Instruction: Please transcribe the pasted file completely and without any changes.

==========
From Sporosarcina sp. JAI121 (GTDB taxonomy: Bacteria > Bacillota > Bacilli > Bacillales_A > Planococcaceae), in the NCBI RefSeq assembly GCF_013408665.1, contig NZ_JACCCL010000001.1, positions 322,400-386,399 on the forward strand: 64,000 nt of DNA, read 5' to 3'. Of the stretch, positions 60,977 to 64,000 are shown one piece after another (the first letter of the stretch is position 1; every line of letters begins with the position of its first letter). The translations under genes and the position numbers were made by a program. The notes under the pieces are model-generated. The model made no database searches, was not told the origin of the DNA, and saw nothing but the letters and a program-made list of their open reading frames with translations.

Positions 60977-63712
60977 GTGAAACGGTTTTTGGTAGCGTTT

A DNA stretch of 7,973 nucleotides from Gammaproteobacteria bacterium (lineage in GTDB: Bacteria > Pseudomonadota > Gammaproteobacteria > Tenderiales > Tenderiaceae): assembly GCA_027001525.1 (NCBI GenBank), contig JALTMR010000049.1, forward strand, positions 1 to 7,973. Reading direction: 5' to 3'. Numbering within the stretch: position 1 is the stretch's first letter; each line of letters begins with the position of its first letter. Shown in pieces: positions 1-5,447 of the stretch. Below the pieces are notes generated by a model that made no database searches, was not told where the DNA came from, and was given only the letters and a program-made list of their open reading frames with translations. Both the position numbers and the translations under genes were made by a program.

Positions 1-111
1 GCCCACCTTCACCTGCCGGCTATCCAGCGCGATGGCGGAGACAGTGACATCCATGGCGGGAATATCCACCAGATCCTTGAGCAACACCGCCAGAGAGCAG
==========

From Sporosarcina sp. JAI121 (GTDB taxonomy: Bacteria > Bacillota > Bacilli > Bacillales_A > Planococcaceae), in the NCBI RefSeq assembly GCF_013408665.1, contig NZ_JACCCL010000001.1, positions 322,400-386,399 on the forward strand: 64,000 nt of DNA, read 5' to 3'. Of the stretch, positions 60,977 to 64,000 are shown one piece after another (the first letter of the stretch is position 1; every line of letters begins with the position of its first letter). The translations under genes and the position numbers were made by a program. The notes under the pieces are model-generated. The model made no database searches, was not told the origin of the DNA, and saw nothing but the letters and a program-made list of their open reading frames with translations.

Positions 60977-63712
60977 GTGAAACGGTTTTTGGTAGCGTTT

A DNA stretch of 7,973 nucleotides from Gammaproteobacteria bacterium (lineage in GTDB: Bacteria > Pseudomonadota > Gammaproteobacteria > Tenderiales > Tenderiaceae): assembly GCA_027001525.1 (NCBI GenBank), contig JALTMR010000049.1, forward strand, positions 1 to 7,973. Reading direction: 5' to 3'. Numbering within the stretch: position 1 is the stretch's first letter; each line of letters begins with the position of its first letter. Shown in pieces: positions 1-5,447 of the stretch. Below the pieces are notes generated by a model that made no database searches, was not told where the DNA came from, and was given only the letters and a program-made list of their open reading frames with translations. Both the position numbers and the translations under genes were made by a program.

Positions 1-111
1 GCCCACCTTCACCTGCCGGCTATCCAGCGCGATGGCGGAGACAGTGACATCCATGGCGGGAATATCCACCAGATCCTTGAGCAACACCGCCAGAGAGCAG